In order that the panels and panel segments can properly assume a face-to-face contacting relation when the receptacle is in a collapsed mode, and thus form a flat compact unit, see FIG. 2, it is necessary that the dimension d of the outer flap section 20d measured between edge 20b and foldline 24 be such that it will at least equal the combined thicknesses of the folded panel segments 14a-14b or 15a-15b, flap segments 22a-22b or 23a-23b and flap 21. Thus, the thinner the blank material the shorter will be the dimension d of the outer flap section 20d. Once the set up container has been unloaded, it may be readily collapsed manually without the need for a tool, and returned to the shipper for reloading or storage. When stored in the collapsed mode, several collapsed units may be stacked on top of one another without requiring an inordinate amount of storage space.

The configuration and number of protuberances 25 formed on the inner edges 20a and 21a of flaps 20 and 21 may vary from that shown without departing from the scope of the claimed invention. Flap inner section 20c may be affixed to the pallet upper surface U by a suitable adhesive, staples, nails or the like. Furthermore, the outer wall panels may be provided with conventional top closure flaps or with reinforcing flaps, shown in phantom lines in FIGS. 1 and 3 which may be folded over so as to overlie the upper exterior surfaces of the outer wall panels and be interconnected with one another to reinforce the upper edge of receptacle section when the latter is in the set up mode. If desired, the open top of the bin B may be closed by a separate, conventional telescoping cover, not shown. The cover may be dimensioned to overlie the receptacle section when the latter is in the collapsed mode.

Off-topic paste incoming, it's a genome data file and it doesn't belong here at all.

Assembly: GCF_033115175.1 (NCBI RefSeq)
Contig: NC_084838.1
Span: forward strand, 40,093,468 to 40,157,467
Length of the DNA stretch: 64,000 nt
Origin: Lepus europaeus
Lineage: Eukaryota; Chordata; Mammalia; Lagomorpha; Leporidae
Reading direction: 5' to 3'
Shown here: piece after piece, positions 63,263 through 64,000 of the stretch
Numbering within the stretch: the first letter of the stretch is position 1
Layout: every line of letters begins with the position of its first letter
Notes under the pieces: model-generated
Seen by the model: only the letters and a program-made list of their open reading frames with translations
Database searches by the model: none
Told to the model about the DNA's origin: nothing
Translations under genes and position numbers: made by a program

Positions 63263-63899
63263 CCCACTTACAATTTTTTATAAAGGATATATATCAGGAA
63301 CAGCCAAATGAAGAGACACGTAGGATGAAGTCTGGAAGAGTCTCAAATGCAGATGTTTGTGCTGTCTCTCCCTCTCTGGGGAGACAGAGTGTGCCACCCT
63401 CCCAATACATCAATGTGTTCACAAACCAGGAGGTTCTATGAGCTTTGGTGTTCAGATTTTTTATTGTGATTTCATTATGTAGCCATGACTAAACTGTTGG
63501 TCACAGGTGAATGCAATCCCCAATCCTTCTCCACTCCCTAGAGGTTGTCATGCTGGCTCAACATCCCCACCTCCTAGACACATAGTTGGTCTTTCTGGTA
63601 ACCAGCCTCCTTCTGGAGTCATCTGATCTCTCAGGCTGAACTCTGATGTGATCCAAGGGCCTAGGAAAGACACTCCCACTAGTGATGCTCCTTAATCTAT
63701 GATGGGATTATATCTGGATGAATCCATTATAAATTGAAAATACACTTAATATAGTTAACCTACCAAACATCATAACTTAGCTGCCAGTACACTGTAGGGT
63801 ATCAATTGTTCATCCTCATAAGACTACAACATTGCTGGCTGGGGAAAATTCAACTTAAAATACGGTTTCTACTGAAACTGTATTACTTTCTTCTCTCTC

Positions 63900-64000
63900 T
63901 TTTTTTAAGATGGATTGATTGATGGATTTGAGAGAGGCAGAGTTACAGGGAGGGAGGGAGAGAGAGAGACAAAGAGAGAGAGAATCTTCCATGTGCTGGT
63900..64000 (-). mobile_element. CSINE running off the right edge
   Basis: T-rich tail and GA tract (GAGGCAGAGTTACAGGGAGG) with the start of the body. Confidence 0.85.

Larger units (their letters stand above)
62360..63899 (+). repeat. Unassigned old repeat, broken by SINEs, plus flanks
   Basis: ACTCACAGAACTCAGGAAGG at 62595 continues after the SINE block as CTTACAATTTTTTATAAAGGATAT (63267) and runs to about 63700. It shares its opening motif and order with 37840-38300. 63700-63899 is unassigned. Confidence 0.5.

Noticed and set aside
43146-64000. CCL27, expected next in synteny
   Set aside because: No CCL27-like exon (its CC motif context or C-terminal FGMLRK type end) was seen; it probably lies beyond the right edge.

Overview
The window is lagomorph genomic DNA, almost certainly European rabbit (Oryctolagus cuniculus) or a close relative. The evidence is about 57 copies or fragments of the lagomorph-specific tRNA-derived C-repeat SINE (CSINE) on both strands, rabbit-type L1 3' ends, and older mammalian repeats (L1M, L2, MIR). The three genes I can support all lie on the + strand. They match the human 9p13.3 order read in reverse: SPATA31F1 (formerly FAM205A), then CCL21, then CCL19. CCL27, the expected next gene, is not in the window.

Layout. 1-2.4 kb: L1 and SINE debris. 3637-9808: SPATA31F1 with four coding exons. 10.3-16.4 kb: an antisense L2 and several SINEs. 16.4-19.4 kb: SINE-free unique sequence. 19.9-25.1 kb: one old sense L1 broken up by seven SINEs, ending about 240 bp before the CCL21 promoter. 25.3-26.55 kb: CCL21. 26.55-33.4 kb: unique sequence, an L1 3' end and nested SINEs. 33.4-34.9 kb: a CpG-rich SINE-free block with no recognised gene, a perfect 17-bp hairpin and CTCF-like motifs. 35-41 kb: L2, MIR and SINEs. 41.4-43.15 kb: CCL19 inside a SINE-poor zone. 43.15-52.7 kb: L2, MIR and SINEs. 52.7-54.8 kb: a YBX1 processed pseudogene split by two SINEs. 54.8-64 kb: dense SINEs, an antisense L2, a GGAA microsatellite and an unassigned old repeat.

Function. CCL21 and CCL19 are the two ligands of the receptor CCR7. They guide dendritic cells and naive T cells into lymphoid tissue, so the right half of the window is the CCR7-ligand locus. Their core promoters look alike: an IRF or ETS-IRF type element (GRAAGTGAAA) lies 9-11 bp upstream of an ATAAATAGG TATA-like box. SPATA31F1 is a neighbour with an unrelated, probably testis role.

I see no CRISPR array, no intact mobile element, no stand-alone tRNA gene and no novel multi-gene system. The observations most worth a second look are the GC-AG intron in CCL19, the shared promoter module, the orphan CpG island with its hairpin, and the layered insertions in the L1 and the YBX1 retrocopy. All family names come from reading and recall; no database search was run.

Patent Citations
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Referenced by
Citing PatentFiling datePublication dateApplicantTitle
US5071010 *Jul 9, 1990Dec 10, 1991Kentwood Packaging CorporationCollapsible container
US5301872 *Jun 17, 1992Apr 12, 1994Stone Container CorporationCollapsible pallet container apparatus
US5318219 *Jun 5, 1992Jun 7, 1994Four M Manufacturing Group Of Cpc, Inc.Collapsible pallet mounted container
US5601232 *Sep 8, 1995Feb 11, 1997Stone Container CorporationBottom closure restrainment apparatus for palletized bulk bin container